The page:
Schlumberger slashes 21,000 jobs amid pandemic oil rout

Schlumberger paid out $1 billion in severance benefits. (Shutterstock)
Short Url
Updated 25 July 2020

Schlumberger slashes 21,000 jobs amid pandemic oil rout

  • Global oilfield services giant cuts a quarter of its workforce after bruising second quarter sends revenues plunging

BENGALURE: Oilfield services giant Schlumberger NV on Friday reported its second straight quarterly loss after recording a $3.7 billion charge related to thousands of job cuts and a major pipeline outage in Ecuador.

The company cut about 21,000 jobs amid a steep crash in oil prices that has prompted a pullback in drilling activities. It reported $1.02 billion in severance costs for the second quarter for dismissed workers and recorded a $666 million charge related to asset impairments in Latin America, after a landslide ruptured a pipeline.
The company rounded off second-quarter earnings reports from major US oilfield services providers this week that laid bare the damage wreaked by the coronavirus crisis, particularly in North America.
Although crude prices have recovered from the historic declines in March and April, they are still down around 33 percent for the year, and fears of a COVID-19 resurgence are challenging the company’s outlook about a near-term normalization of oil prices, CEO Olivier Le Peuch said in a statement.

BACKGROUND

Weak oil prices made worse by the reduced demand caused by coronavirus-related lockdowns has had a devastating impact on the major oilfield services companies, especially in the North American shale sector which requires higher oil prices to remain profitable.

Schlumberger, which is restructuring its business to adjust to the price crash, said North America revenue fell to $1.18 billion in the second quarter, less than half of what it was a year earlier, with only slightly better conditions expected in the current quarter.
“The conditions are set in the third quarter for a modest frac completion activity increase in North America, though from a very low base,” Le Peuch said, referring to hydraulic fracturing activities used to complete oil wells.
The world’s largest oilfield services provider reported a net loss of $3.43 billion, or $2.47 per share, for the second quarter, compared with a profit of $492 million, or 35 cents per share, a year earlier.
Excluding charges and credits, the company earned 5 cents per share.


‘Lower for longer’: Fed’s warning on interest rates

Updated 24 September 2020

‘Lower for longer’: Fed’s warning on interest rates

  • The Fed cut rates to near zero in March and took other steps to combat a recession

WASHINGTON: Federal Reserve Vice Chair Richard Clarida said on Wednesday that policymakers “are not even going to begin thinking” about raising interest rates until inflation hits 2 percent, comments aimed at cementing the public’s understanding of the US central bank’s new approach to monetary policy.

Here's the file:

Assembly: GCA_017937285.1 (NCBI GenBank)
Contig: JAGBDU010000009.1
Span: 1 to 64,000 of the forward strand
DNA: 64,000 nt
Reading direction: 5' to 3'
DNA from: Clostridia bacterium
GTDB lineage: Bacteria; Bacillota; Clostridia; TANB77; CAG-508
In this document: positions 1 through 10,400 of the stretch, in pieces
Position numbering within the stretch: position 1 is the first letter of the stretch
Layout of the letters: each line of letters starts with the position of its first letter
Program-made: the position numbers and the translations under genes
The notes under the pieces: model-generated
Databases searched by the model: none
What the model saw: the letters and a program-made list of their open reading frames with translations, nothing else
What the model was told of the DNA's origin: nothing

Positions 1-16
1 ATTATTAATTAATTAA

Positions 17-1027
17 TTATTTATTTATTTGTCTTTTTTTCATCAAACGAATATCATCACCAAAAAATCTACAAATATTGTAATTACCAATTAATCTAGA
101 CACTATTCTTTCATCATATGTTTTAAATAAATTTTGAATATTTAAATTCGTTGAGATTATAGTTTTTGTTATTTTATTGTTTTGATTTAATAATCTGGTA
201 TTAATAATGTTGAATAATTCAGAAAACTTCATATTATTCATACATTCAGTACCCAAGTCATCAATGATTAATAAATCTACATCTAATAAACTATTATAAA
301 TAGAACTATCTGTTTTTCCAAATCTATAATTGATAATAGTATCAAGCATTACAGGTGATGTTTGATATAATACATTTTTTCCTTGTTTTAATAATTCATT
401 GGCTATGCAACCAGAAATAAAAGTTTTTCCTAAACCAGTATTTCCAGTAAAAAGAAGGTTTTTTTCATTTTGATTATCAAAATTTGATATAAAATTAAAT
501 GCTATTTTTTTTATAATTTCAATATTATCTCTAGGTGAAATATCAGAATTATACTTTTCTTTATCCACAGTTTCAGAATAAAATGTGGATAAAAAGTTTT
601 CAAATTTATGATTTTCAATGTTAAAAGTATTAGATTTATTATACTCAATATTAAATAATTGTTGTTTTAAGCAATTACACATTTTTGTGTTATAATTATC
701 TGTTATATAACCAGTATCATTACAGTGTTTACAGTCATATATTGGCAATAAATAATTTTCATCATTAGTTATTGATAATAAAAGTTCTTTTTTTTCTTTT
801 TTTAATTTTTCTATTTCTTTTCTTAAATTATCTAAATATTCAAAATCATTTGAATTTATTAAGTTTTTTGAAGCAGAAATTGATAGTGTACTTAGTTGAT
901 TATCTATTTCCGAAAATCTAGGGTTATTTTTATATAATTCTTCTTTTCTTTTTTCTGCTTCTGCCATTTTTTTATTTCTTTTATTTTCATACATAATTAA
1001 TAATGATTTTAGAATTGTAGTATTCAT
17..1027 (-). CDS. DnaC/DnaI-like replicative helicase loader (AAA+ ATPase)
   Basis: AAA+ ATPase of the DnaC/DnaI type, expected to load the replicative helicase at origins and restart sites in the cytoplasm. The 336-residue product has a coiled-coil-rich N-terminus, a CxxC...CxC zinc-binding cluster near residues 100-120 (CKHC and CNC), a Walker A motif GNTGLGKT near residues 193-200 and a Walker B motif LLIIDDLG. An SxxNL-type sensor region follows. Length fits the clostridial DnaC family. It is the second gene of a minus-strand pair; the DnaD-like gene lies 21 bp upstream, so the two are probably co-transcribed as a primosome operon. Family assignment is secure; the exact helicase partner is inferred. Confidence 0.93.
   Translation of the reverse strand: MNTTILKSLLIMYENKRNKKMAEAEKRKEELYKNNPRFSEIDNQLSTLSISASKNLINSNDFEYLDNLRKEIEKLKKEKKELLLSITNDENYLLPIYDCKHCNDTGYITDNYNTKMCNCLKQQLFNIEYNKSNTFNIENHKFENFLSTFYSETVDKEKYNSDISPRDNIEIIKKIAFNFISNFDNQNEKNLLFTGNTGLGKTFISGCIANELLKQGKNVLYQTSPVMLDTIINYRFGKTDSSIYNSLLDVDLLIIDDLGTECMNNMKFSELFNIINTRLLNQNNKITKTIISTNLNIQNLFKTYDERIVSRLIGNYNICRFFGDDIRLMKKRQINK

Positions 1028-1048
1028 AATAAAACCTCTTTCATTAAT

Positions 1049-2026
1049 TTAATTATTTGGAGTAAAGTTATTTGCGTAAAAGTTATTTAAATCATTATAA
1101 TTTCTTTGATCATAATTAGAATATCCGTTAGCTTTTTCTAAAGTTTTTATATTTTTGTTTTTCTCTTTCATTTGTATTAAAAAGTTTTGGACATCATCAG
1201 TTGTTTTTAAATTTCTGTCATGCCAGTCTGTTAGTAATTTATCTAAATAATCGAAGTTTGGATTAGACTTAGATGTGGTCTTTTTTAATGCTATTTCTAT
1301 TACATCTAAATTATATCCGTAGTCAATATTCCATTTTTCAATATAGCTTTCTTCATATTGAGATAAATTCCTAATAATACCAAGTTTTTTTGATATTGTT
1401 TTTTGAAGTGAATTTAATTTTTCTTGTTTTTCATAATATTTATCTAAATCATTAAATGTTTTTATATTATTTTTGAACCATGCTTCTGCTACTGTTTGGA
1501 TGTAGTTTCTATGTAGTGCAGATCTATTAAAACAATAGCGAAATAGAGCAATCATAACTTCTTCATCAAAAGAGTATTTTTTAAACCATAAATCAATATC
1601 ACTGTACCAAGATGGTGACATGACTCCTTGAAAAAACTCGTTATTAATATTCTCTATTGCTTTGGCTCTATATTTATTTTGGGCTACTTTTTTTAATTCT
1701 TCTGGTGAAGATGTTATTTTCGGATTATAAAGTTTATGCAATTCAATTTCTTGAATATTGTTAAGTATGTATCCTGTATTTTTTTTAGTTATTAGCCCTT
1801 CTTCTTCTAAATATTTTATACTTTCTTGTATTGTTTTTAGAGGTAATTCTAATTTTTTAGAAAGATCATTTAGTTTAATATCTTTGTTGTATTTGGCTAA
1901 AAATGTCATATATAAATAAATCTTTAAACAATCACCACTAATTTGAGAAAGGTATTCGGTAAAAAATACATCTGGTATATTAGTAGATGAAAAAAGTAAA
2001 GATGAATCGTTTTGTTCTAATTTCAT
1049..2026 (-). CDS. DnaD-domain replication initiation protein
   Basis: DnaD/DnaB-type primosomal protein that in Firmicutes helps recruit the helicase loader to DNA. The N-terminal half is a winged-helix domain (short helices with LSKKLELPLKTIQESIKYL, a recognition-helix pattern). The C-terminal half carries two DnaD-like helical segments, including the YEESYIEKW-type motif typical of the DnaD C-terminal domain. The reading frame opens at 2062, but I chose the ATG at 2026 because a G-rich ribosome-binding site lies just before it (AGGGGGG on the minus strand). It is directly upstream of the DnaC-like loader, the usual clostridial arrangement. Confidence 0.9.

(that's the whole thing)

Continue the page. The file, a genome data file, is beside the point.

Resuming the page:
“Rates will be at the current level, which is basically zero, until actual observed PCE inflation has reached 2 percent,” Clarida told Bloomberg Television, referring to the Fed’s preferred measure of prices. PCE inflation tends to be somewhat lower than the better-known consumer price index.

“We could actually keep rates at this level beyond that. But we are not even going to begin thinking about lifting off, we expect, until we actually get observed inflation equal to 2 percent. Also we want our labor market indicators to be consistent with maximum employment.”

The Fed cut rates to near zero in March and took other steps to combat a recession that took hold as businesses shut down and consumers stayed home to fight the spread of the coronavirus.

Clarida said that with further government aid from Congress and the steps the Fed has already taken, the US economy could return from the current “deep hole” of joblessness and weak demand in perhaps three years.

To aid that process, the Fed in late August revised its approach to monetary policy to commit to lower rates for longer periods of time, allowing the risk of higher inflation to try to encourage a stronger economic recovery and more job gains for workers. A follow-up policy statement last week gave more specific guidance about future decisions, but questions remain about what the new approach will mean in practice.

Clarida said there should not be any confusion: Rates will not increase until labor markets recover and prices hit the Fed’s target.

“So lower for longer, and we have given some observable metrics,” for judging when a rate hike debate might begin, he said.

Decisions about any possible overshoot of inflation are “academic” at this point, he added, and can be made once the economy rebounds.